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Playing snooker is much more than what it appears on the surface and requires a perfect balance of concentration, practice, and good judgment. As a beginner, you need to start with honing your basic skills and then develop more strategic thinking to help you play like a pro.
When you are starting off, you will need to learn the basic skills of playing snooker game, including the body stance, rules, and all the moves. But, as you develop the skills and progress in the game, you will realize that there is still a lot of scope for improvement.
Whether you are a beginner, a professional snooker player, or a local team player, you can benefit a lot by learning the tricks and tips by others. In this article, we have created a list of snooker tricks and tips for beginners to help you improve your all-round game.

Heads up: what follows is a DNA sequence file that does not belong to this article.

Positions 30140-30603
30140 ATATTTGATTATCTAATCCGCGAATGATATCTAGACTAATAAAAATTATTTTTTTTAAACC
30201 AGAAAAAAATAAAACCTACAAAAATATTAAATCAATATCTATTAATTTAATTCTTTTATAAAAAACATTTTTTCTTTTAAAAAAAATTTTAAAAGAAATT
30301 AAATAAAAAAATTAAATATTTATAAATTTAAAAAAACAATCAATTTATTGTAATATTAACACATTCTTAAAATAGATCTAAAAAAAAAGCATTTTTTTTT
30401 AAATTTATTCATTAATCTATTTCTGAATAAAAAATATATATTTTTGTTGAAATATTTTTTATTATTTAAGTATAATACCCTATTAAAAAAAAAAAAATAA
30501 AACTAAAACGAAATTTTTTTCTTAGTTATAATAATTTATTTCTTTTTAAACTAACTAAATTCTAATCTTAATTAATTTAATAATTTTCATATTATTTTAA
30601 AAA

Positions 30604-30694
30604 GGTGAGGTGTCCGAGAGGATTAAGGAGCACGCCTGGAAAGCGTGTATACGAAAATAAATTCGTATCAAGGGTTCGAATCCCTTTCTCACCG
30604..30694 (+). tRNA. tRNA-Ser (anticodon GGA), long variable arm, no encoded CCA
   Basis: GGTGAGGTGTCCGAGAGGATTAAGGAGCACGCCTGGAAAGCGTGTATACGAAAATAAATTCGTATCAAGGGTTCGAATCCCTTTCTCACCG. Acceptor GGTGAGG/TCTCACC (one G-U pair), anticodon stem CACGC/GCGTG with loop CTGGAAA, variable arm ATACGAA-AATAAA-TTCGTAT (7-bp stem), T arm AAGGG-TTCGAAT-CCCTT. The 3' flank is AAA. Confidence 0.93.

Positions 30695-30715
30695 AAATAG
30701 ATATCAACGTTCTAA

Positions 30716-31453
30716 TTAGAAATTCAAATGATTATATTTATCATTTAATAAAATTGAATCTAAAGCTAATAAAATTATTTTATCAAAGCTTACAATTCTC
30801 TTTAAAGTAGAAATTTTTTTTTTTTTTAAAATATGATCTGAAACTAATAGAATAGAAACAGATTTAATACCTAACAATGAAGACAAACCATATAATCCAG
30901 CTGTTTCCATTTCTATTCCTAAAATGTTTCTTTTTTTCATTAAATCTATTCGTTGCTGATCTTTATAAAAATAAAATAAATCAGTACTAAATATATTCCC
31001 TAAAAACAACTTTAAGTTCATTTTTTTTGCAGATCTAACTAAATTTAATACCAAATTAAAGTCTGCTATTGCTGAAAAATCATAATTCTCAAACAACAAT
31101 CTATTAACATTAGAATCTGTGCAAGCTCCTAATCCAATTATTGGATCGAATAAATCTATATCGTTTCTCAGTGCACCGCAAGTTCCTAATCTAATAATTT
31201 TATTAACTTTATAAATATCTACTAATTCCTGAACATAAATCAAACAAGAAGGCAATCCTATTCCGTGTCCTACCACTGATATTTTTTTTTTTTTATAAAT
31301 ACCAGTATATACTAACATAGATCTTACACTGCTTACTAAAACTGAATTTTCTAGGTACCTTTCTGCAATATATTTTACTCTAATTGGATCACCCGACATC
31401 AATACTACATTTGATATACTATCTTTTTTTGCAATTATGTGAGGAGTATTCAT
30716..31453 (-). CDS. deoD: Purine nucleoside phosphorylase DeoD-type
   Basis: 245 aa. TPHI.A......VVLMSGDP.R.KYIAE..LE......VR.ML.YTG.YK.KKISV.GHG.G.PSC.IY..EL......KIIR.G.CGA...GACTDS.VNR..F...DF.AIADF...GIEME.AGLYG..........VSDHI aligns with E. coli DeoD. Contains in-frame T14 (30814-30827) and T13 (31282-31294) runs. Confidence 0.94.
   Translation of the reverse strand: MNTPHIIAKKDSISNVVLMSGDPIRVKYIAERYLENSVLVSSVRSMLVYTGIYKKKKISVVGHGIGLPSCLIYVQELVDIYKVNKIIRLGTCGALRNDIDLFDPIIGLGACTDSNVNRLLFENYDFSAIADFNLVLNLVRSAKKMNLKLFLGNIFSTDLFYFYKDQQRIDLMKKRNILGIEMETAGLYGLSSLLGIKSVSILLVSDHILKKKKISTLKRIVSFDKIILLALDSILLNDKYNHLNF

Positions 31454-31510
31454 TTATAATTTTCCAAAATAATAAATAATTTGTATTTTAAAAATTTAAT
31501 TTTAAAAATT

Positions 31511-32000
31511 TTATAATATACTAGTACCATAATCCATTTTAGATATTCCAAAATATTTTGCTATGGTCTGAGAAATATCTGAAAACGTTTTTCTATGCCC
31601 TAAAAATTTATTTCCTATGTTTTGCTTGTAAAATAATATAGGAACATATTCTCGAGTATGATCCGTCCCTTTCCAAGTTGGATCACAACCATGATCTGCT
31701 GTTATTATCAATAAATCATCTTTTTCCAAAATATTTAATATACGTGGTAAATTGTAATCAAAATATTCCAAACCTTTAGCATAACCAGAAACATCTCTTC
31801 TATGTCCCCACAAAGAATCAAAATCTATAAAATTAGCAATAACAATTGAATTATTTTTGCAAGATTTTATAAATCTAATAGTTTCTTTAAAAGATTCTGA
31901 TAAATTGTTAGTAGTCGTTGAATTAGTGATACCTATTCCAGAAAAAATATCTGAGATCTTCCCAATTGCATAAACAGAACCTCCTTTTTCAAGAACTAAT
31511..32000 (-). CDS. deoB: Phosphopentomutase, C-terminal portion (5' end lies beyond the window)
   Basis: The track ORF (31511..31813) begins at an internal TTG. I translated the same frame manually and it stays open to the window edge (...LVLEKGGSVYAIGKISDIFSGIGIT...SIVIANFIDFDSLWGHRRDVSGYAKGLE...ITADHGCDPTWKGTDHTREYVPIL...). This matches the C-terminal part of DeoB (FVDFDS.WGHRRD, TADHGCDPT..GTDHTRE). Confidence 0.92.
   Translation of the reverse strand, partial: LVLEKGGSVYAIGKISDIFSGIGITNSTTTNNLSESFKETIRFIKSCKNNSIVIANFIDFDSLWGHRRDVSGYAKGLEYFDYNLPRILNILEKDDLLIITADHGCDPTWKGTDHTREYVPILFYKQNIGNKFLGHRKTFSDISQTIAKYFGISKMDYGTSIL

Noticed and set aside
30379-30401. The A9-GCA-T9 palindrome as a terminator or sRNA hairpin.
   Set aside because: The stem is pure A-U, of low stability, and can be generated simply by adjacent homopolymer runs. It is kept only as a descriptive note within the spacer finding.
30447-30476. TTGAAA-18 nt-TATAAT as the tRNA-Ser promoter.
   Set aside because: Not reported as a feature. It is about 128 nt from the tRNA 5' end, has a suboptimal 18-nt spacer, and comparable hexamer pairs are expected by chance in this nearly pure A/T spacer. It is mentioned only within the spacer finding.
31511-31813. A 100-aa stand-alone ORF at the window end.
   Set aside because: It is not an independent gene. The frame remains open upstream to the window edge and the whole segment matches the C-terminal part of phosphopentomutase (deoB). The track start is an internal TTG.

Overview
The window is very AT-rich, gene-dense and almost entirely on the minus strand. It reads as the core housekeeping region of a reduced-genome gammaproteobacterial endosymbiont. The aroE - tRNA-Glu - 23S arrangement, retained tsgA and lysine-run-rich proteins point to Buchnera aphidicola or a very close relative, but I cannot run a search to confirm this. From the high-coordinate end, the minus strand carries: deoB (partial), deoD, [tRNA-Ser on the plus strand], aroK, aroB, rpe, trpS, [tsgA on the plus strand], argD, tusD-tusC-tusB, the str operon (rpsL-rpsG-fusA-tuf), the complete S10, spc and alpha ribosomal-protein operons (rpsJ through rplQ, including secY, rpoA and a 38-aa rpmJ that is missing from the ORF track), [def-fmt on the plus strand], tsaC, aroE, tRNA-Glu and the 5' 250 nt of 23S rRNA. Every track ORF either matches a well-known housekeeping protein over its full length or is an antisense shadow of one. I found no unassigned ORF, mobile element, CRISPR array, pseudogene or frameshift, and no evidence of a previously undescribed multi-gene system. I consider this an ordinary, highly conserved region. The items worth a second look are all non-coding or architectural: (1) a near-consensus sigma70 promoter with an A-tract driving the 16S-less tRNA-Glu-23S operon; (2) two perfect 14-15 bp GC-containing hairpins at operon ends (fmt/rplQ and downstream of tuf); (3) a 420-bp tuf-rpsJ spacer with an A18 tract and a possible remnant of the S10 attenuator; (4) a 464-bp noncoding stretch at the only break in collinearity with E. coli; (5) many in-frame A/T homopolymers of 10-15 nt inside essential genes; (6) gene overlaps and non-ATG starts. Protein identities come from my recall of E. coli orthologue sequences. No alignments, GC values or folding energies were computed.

#1. Remembering snooker ball values
In snooker, every player uses the white ball or cue ball to hit the 21 object balls of diverse values. There are 15 reds worth 1 point each, the yellow ball worth 2 points, the green ball having 3 points, the brown ball 4 points, blue ball 5 points, pink ball 6 points and black ball 7 points.
A good tip to remember the positioning of the balls is ‘God bless you’ where God stands for green, Bless for brown, and You for yellow.
#2. Get familiar with snooker fouls
Foul play happens in snooker just like in any other game and the rule breaker has to bear the consequences. When you break a game rule, points ranging between 4 and 7 are credited to your opponent’s account depending on the type of foul. Some examples of fouls are provided below:
- 4-7 points if the ball doesn’t hit the ball as it was supposed to
- 4 points if the cue ball jumps off the snooker table in any way